Kayihura said he had ordered an investigation into the squad as if this was the first time he had heard or seen the Kiboko Squad. The same squad emerged from the Central Police Station with their sticks during the Mabira giveaway demonstrations in 2007. How did the Kiboko Squad enter CPS? Had the stick-wielding gangsters overpowered the armed police and overrun CPS? Didn’t Kayihura’s officers brief him about it? Assuming they did not, didn’t Kayihura read newspapers, watch television or listen to radio? The Kiboko Squad activities were in all the media. The Kiboko Squad also came out during the Kisekka Market riots.

Is Kayihura saying that even then he did not know about the squad and that the first time he knew about it was on June 9? But in the unlikely possibility, if all this time Kayihura had never known about the Kiboko Squad as he claims, then it’s an involuntary admission that he is not in charge of the police at all. How can the Inspector General of Police not know about the Kiboko when everybody else in the country knows them? Now Kayihura has purportedly ordered an investigation into the Kiboko Squad.

How can the police investigate itself? Informed sources say the Kiboko Squad members are drawn from various security organs and the police. They are just given civilian clothes to conceal identity. This is intended to help the police do their dirty work for the state but easily disassociate themselves from it and blame it on an unknown lawless group called Kiboko Squad. This helps the state in two ways. No one can sue government for the activities of the Kiboko Squad because officially it’s not an organ of the state. But also the state or the police may not come under direct criticism by the international community for unleashing terror on the opposition.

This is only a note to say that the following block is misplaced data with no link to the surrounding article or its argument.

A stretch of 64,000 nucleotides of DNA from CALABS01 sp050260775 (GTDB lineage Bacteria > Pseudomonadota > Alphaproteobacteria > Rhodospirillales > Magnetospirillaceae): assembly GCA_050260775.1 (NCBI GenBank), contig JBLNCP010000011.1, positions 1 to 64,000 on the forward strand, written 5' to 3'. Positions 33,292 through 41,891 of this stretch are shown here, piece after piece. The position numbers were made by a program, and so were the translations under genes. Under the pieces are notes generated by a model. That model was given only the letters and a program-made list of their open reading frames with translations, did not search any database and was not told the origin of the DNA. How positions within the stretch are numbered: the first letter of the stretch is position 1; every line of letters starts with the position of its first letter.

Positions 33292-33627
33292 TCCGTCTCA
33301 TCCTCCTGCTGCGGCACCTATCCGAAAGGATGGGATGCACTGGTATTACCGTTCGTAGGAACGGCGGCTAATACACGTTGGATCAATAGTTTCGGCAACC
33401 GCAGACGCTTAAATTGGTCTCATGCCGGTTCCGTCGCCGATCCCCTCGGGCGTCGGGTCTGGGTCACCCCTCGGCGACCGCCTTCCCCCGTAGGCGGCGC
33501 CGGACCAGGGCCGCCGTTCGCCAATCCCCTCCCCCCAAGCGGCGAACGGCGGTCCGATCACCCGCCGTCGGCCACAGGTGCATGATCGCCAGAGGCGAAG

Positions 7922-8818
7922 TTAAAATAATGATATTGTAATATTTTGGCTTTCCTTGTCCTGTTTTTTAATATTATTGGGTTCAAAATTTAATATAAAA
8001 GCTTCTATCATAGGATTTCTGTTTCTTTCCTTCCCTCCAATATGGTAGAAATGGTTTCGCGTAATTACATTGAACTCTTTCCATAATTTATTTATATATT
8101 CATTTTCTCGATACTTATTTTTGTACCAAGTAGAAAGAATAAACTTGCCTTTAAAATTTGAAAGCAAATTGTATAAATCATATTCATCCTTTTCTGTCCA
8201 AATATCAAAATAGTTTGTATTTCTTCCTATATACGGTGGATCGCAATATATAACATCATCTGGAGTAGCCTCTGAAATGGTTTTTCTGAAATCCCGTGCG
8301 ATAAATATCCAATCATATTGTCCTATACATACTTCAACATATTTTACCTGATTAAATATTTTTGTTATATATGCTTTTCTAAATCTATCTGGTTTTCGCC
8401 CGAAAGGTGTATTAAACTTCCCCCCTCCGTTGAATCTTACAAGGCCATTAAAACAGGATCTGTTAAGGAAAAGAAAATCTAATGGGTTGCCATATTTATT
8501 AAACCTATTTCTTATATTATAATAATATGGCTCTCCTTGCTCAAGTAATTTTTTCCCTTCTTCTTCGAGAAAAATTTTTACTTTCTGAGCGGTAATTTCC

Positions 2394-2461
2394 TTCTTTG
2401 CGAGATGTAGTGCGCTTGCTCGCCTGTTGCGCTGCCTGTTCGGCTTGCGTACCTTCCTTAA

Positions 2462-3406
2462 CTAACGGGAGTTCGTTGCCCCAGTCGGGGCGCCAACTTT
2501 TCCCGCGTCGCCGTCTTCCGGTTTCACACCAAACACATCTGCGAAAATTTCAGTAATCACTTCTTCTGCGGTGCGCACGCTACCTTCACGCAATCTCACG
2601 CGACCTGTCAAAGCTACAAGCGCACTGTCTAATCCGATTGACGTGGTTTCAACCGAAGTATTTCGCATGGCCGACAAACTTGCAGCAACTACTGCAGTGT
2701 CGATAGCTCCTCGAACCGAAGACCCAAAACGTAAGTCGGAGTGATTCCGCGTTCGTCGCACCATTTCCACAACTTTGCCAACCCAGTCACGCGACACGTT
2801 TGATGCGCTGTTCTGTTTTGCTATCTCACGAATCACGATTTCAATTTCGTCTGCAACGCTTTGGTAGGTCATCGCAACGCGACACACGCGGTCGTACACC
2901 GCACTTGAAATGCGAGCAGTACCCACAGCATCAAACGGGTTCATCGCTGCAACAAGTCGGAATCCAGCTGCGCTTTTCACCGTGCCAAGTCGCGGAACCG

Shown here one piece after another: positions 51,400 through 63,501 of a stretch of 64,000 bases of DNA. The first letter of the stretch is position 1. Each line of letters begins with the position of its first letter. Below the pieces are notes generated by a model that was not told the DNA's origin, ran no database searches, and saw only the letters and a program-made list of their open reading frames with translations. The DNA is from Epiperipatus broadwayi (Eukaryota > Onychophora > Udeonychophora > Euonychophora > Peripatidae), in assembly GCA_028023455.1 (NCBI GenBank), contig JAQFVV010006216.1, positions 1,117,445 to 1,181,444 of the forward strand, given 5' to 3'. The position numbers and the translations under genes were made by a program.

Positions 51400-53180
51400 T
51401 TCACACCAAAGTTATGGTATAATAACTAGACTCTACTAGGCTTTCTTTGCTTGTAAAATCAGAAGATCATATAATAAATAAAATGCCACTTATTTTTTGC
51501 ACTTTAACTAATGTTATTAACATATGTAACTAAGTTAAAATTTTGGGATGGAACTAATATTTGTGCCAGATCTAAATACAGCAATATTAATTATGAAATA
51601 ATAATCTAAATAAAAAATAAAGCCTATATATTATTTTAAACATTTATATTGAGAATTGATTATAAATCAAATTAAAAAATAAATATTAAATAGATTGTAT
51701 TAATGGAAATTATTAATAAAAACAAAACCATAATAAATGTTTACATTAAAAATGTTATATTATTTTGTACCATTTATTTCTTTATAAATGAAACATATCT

One of the Kiboko Squad members Ssemakula alias Backfire who has been on television and in newspapers bragging about his terror group carries a pistol. Doesn’t Kayihura know this too? Backfire says he sells second-hand clothes. Can the police show in their records where Backfire applied for a firearm licence and acquired the pistol?

The going of several Kiboko members to the Central Police Station when the head of the police had announced they were wanted, shows their overwhelming confidence guaranteed by high level assurance that nothing would happen to them. In the foregoing, one can bet, without fear of losing the bet, that there will be no investigation, arrest and prosecution of the Kiboko Squad members.

A disease that will kill a great man starts as appetite. The state may be obsessed with using the Kiboko Squad to subdue its political opponents and opposition activism. But there is a danger of this squad degenerating into a mass gang that the police may not be able to control in the future. From Kampala, this militia will soon export its members upcountry to sow mayhem and ultimate widespread violence and anarchy. This is how the Interahamwe were bred in Rwanda. The ultimate price for the country was loss of about one million lives in 1994.